AURA has partnered with the University Democrats at UT Austin to send a joint letter to the Mayor and City Council calling for addressing student housing costs by expanding the University Neighborhood Overlay (UNO) and increasing the supply of student housing. If your organization would like to sign onto this call to action, please email us at firstname.lastname@example.org.
Here’s the full text of the letter sent to Council:
Mayor Watson, Mayor Pro Tem Ellis, and City of Austin Council Members:
Students, like most Austinites, are adversely affected by our city’s lack of housing. Smart, young people across our state move to Austin to pursue higher education and participate in our vibrant culture. Once they arrive, many find that they spend an exorbitant amount of their income on housing, often having to maintain jobs on top of their academic responsibilities. Some must live far away from the campus at which they study. Housing costs are quickly becoming a huge barrier to getting an education in Austin. We pride ourselves on educating much of our state, yet our housing costs are turning away many working class students from seeking higher education, or forcing them to take on higher levels of debt. We can and should do better by this city’s college students.
In recognition of this problem, the City of Austin has created the University Neighborhood Overlay (UNO) District in the West Campus area near the University of Texas. Within UNO, developers are allowed to build more student housing as long as they also provide high-quality pedestrian infrastructure and dedicate a percentage of the units as subsidized, or Affordable.
UNO has been a great success. It has allowed tens of thousands of students to live near the UT Campus. Rents in the overlay area have increased at a slower rate than in surrounding neighborhoods. It has created one of the most walkable, bikeable, and transit supportive areas in the entire city. UNO residents have lower car ownership and use alternative transportation more than most anywhere else in the city, helping Austin reach our climate and mode share goals. It has also produced a staggering percentage of the city’s affordable housing units, despite covering such a tiny area of the city.
Despite its success, the small amount of land we have designated as being within UNO is not enough to meet the housing demands of the University of Texas population, to say nothing of the growing student populations attending other colleges throughout our city. We must extend the benefits of UNO to more of the city’s students.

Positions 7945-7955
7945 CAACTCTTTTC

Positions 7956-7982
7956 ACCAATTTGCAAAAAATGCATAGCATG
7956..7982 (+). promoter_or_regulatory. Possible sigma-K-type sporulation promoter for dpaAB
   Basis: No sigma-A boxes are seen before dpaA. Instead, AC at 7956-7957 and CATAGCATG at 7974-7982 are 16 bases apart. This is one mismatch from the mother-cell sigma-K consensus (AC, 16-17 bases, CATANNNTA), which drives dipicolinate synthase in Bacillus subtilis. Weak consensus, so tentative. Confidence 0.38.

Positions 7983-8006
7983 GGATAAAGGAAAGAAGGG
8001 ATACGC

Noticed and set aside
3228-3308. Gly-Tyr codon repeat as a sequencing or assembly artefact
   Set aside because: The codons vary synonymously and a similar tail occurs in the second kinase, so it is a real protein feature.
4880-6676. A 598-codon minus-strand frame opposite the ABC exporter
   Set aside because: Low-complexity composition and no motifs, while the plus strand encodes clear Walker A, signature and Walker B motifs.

We request that the Austin City Council expand UNO to more areas that are appropriate for student housing. In particular, we suggest areas close to universities or community colleges, especially where there is already a concentration of students living but without the benefits of UNO. Examples of areas that we believe are ready for expansion of UNO include:
- – Expanding Outer West Campus district westward to Leon Street
- – Expanding Outer West Campus district westward to Salado below 29th and to San Pedro below that
- – A new district bordered by Guadalupe to the West, 27th to the south, 31st to the north, and Duval to the East
- – A new district around Red River, east of I-35, and north of Dean Keaton
Maps for the current and proposed UNO districts can be found at https://bit.ly/UNO-expansion. These zones are only meant as a starting point for discussion.
In addition, we would like the city council to look into ways to improve the existing districts to allow more students to have the advantages of UNO. An example of this might be raising height limits.
Finally, we would urge the City Council to initiate consideration of the expansion of UNO to other areas of Austin with existing college campuses, including but not limited to St. Edward’s University, Huston-Tillotson University, and all Austin Community College campuses. This will allow us to better serve the housing needs of all higher education students in Austin and retain our excellent reputation with younger Austinites as a place to live, learn and stay.
We appreciate your prompt attention to these requests and look forward to discussing these proposals in greater detail at your earliest convenience.